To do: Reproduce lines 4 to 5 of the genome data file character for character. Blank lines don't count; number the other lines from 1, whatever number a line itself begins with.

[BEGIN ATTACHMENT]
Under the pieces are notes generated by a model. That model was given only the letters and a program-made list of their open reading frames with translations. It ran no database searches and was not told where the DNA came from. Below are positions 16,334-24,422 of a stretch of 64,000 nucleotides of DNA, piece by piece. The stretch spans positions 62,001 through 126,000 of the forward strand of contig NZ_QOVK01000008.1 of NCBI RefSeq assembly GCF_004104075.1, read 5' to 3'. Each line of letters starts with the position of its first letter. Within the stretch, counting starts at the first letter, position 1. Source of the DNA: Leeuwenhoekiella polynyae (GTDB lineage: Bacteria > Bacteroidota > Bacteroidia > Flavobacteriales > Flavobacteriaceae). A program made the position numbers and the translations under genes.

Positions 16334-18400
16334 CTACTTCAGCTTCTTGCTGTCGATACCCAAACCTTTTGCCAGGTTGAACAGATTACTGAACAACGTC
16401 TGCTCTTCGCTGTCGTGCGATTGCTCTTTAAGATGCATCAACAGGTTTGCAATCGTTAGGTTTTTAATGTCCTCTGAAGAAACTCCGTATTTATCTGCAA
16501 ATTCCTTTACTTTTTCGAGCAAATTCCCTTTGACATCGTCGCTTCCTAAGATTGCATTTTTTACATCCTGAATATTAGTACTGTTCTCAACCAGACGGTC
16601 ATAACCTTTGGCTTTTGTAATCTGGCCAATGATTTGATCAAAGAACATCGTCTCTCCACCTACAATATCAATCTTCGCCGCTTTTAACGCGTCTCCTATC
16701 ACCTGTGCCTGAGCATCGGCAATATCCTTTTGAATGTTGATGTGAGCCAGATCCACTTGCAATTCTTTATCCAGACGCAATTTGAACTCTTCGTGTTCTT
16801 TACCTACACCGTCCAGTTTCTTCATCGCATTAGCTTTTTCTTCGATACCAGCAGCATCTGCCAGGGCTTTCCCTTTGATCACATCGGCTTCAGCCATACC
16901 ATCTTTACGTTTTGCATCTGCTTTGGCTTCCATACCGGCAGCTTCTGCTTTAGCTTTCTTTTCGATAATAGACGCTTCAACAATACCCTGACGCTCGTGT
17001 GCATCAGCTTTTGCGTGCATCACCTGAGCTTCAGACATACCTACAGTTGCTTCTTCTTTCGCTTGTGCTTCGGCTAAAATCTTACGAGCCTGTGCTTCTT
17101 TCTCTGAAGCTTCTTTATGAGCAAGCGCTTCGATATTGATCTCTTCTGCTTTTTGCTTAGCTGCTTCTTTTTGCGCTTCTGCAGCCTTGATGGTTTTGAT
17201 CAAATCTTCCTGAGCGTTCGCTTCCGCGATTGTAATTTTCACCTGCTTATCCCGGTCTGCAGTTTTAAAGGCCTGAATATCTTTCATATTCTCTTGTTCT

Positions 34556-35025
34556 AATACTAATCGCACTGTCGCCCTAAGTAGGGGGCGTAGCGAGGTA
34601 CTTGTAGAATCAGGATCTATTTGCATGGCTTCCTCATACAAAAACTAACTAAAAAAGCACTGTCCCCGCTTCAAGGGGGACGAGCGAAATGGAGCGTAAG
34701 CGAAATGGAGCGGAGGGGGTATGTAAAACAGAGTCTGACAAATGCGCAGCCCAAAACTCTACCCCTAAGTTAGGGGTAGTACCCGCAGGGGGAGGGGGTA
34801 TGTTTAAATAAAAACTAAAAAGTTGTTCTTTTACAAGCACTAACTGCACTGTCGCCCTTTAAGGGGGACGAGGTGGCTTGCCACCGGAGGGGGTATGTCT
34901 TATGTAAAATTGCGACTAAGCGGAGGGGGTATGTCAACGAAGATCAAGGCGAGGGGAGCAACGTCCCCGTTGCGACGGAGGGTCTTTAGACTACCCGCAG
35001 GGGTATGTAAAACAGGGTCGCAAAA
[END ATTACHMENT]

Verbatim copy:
16401 TGCTCTTCGCTGTCGTGCGATTGCTCTTTAAGATGCATCAACAGGTTTGCAATCGTTAGGTTTTTAATGTCCTCTGAAGAAACTCCGTATTTATCTGCAA
16501 ATTCCTTTACTTTTTCGAGCAAATTCCCTTTGACATCGTCGCTTCCTAAGATTGCATTTTTTACATCCTGAATATTAGTACTGTTCTCAACCAGACGGTC